Arturo Sandoval

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Arturo Sandoval
Arturo Sandoval photo.jpg
Background information
Born (1949-11-06) November 6, 1949 (age 64)
Artemisa, Cuba
Genres Latin Jazz
Afro-Cuban
Jazz
Occupations Musician, Composer
Instruments Trumpet, Flugelhorn, Piano, Percussion
Years active 1977–present
Associated acts Dizzy Gillespie, Irakere, Alicia Keys
Website The official site.

Arturo Sandoval (born November 6, 1949) is a Cuban jazz trumpeter, pianist and composer. He was born in Artemisa, Cuba.

Sandoval, while still in Cuba, was influenced by jazz legends Charlie Parker, Clifford Brown, and Dizzy Gillespie, finally meeting Dizzy later in 1977. Gillespie promptly became a mentor and colleague, playing with Arturo in concerts in Europe and Cuba and later featuring him in The United Nations Orchestra. Sandoval defected to the United States of America in Spain, while touring with Gillespie in 1990, and became a naturalized citizen in 1999.

Sandoval's life was the subject of the 2000 TV film For Love or Country: The Arturo Sandoval Story, starring Andy García as Arturo Sandoval. He currently resides in Calabasas, California. Sandoval has been awarded 9 Grammy Awards, and nominated 17 times; he has also received 6 Billboard Awards and one Emmy Award.

On August 8, 2013, President Barack Obama announced that Arturo Sandoval would be a recipient of the Presidential Medal of Freedom.1

Background

Arturo Sandoval began to play music at age 13 in the village band. After playing many instruments, he fell in love with the trumpet. In 1964, he began three years of serious classical trumpet studies at the Cuban National School of Arts. By the age of 16 he had earned a place in Cuba's all-star national band. By this time, he was totally immersed in jazz, with Dizzy Gillespie as his idol. In 1971 he was drafted into the military. Luckily, Sandoval was still able to play with the Orquesta Cubana de Musica Moderna. Because of this he was able to continue his daily practice regimen.

In Cuba, Sandoval co-founded the band Irakere with Chucho Valdés and Paquito D'Rivera. They quickly became a worldwide sensation. Their appearance at the 1978 Newport Jazz Festival introduced them to American audiences and garnered them a recording contract with Columbia Records.

Sandoval was still exploring his musical possibilities and left the group in 1981 to form his own band. He continued to tour worldwide with his new group, playing a unique blend of jazz and Afro Cuban music. In addition to playing Afro Cuban jazz, he performed classical music with the BBC Symphony Orchestra in London and the Leningrad Symphony in the former Soviet Union.

He enjoys a successful recording career that extends outside of mainstream jazz. He has recorded as a sideman with Johnny Mathis, Gloria Estefan, Kenny G, Paul Anka, Frank Sinatra, and Dave Grusin. He has also played in concerts with Woody Herman, Herbie Hancock, Woody Shaw, Stan Getz, Céline Dion, Tito Puente, and recently with Alicia Keys and Justin Timberlake. In January 1995, Sandoval performed at the Super Bowl XXIX halftime show, with Patti LaBelle, Tony Bennett and the Miami Sound Machine, in a program entitled "Indiana Jones and the Temple of the Forbidden Eye", to promote the upcoming Disney theme park attraction. In 1997, he performed with Céline Dion at the 69th Academy Awards performing the song I Finally Found Someone.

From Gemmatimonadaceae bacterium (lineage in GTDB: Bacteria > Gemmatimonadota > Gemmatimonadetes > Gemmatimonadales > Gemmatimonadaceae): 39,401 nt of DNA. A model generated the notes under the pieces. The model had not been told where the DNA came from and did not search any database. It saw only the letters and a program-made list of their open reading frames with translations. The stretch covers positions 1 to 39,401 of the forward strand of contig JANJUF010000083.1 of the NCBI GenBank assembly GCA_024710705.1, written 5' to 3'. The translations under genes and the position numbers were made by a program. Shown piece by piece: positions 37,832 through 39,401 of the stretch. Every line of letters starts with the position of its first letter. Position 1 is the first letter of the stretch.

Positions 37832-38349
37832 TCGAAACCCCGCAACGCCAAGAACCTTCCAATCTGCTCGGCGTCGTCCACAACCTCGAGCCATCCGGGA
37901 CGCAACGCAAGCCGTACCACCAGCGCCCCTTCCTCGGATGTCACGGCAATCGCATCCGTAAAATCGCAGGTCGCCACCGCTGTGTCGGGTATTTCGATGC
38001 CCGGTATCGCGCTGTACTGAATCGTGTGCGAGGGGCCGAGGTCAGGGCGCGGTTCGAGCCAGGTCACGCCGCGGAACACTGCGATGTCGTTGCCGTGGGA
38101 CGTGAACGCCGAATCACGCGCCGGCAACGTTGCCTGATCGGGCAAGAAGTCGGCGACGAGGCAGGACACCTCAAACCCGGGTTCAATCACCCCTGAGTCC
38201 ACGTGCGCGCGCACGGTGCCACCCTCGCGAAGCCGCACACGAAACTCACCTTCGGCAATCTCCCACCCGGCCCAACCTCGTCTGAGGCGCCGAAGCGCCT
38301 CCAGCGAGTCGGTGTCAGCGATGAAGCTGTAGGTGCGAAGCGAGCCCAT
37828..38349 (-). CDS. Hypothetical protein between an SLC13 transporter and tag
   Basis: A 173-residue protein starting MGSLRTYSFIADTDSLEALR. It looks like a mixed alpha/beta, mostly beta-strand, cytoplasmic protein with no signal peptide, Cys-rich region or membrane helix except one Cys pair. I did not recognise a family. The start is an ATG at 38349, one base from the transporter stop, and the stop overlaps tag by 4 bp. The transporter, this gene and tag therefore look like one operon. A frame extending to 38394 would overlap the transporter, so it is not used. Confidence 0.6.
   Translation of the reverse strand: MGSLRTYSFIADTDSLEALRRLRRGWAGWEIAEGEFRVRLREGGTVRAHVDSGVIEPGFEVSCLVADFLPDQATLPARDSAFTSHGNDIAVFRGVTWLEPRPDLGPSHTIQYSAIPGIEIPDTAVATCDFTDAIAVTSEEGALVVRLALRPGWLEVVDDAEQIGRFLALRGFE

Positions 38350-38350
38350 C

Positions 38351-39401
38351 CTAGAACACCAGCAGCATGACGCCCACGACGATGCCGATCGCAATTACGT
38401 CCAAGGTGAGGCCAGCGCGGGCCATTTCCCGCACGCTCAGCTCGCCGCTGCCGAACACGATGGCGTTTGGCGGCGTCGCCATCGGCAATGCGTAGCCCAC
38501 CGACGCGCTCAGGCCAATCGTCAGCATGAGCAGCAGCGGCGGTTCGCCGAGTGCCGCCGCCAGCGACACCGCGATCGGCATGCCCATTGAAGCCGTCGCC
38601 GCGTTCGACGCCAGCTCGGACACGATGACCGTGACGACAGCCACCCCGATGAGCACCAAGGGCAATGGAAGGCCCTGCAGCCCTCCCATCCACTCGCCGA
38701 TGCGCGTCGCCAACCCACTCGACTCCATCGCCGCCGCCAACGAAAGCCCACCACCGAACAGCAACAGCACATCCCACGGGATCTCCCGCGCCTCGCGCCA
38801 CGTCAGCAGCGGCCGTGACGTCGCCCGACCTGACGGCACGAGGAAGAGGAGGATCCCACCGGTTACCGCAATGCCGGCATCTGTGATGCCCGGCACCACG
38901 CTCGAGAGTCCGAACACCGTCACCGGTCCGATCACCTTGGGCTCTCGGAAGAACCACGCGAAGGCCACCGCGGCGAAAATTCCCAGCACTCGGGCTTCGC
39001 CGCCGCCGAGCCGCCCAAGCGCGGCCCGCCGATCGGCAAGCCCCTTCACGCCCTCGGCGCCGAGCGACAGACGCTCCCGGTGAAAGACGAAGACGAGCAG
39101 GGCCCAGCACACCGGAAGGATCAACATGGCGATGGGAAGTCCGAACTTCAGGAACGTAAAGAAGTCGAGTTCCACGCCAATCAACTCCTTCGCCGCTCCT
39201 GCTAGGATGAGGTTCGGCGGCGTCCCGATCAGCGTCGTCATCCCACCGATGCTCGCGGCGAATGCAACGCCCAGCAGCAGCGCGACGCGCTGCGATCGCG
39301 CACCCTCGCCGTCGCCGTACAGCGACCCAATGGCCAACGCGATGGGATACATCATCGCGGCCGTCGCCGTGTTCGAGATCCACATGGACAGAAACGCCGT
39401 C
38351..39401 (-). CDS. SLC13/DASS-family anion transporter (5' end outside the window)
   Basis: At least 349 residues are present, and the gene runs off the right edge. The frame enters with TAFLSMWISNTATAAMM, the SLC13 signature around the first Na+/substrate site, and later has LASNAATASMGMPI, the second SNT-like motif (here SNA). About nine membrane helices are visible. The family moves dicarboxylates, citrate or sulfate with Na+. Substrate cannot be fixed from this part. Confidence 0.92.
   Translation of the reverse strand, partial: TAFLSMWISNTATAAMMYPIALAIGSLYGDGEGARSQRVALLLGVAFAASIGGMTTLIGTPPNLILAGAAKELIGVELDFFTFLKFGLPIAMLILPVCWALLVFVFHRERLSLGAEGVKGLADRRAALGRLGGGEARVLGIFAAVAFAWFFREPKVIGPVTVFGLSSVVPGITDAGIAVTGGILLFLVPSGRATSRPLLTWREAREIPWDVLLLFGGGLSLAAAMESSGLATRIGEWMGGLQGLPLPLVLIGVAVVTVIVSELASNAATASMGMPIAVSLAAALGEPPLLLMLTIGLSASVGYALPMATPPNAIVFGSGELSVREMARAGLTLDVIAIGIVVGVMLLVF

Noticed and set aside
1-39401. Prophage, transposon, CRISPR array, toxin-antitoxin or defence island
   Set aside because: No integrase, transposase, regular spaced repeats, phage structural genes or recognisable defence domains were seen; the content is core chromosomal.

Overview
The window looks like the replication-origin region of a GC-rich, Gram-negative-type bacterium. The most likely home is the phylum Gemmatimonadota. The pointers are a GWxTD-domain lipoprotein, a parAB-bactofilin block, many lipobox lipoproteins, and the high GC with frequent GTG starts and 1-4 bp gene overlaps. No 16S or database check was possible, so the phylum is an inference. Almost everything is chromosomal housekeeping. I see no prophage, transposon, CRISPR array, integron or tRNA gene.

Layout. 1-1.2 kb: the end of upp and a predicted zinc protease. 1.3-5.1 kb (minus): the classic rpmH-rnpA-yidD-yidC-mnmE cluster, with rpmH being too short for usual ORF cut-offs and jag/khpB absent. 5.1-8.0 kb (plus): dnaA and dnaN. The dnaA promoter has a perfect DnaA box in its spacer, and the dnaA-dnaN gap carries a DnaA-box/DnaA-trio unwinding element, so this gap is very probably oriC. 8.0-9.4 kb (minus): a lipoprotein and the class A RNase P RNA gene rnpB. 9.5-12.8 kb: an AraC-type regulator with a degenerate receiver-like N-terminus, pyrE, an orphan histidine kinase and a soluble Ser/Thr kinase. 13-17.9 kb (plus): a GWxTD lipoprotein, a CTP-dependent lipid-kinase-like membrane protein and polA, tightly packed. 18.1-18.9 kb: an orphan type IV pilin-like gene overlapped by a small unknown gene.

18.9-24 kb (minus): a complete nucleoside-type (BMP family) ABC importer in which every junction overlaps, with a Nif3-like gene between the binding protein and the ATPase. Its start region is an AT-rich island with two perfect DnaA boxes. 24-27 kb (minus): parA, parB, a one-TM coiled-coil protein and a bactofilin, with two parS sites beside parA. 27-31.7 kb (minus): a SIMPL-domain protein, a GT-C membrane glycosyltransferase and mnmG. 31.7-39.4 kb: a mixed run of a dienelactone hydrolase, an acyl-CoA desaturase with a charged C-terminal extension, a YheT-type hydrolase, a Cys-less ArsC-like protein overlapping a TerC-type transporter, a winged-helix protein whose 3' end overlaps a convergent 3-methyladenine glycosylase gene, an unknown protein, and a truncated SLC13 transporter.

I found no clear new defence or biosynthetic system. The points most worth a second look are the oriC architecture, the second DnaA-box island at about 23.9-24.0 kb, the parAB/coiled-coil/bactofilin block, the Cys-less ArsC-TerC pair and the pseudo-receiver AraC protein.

In 2001, Arturo was featured on the album "Swingin' For The Fences" by Gordon Goodwin's Big Phat Band. He played solos in Sing, Sang, Sung and Mueva los Huesos (Shake Your Bones), the latter of which let him flex his Afro Cuban jazz muscles.

Arturo was also a judge for the 2nd annual Independent Music Awards to support independent artists' careers.2

Stylistic influences

Arturo Sandoval performs during a White House reception celebrating Hispanic Heritage Month in the East Room on October 12, 2001.

Sandoval's raw talent has led him to associate with many musicians, but the most important is Dizzy Gillespie. Dizzy, who was a longtime proponent of Afro-Cuban music, has been referred to as a type of "spiritual father" by Sandoval. When the two great trumpet players met in Cuba in 1977, Dizzy was playing impromptu gigs in the Caribbean with Stan Getz. Sandoval later said, "I went to the boat to find him. I've never had a complex about meeting famous people. If I respect somebody, I go there and try to meet them."

Because of America's political and cultural boycott of Cuba, the country had been isolated from American musicians for nearly 20 years when Dizzy visited. Gillespie wanted to hear the music of the black neighborhoods where musicians play guaguanco (a popular style of rumba) in the street. Sandoval offered to take Dizzy around, but only later that evening, when he got up on stage, did Sandoval reveal himself as a musician. Dizzy was impressed with Sandoval's talent.

In April 2006, Arturo Sandoval opened a jazz venue in Miami Beach, The Arturo Sandoval Jazz Club. Since opening its doors, the club featured both top-notch headlining jazz acts as well as local talent on stage. Open six nights a week for live music, past acts included Joshua Redman, Roberta Flack, Roy Haynes, Omar Sosa, The Bad Plus, Moe Goldstein, Michael Lington and Danilo Perez. Sandoval himself played at the club at least monthly. It was closed in 2008.

Discography

Arturo Sandoval in concert, International Jazz Festival, Prague, Lucerna Music Hall, 1984

References

  1. ^ "President Obama Names Presidential Medal of Freedom Recipients". Office of the Press Secretary, The White House. August 8, 2013. Retrieved August 8, 2013. 
  2. ^ Independent Music Awards - Past Judges
  3. ^ Music Hound Jazz ed. Steve Holtje, Music Hound, Nancy Ann Lee - 2001 "Sandoval returned to straight-ahead jazz with Swingin'"

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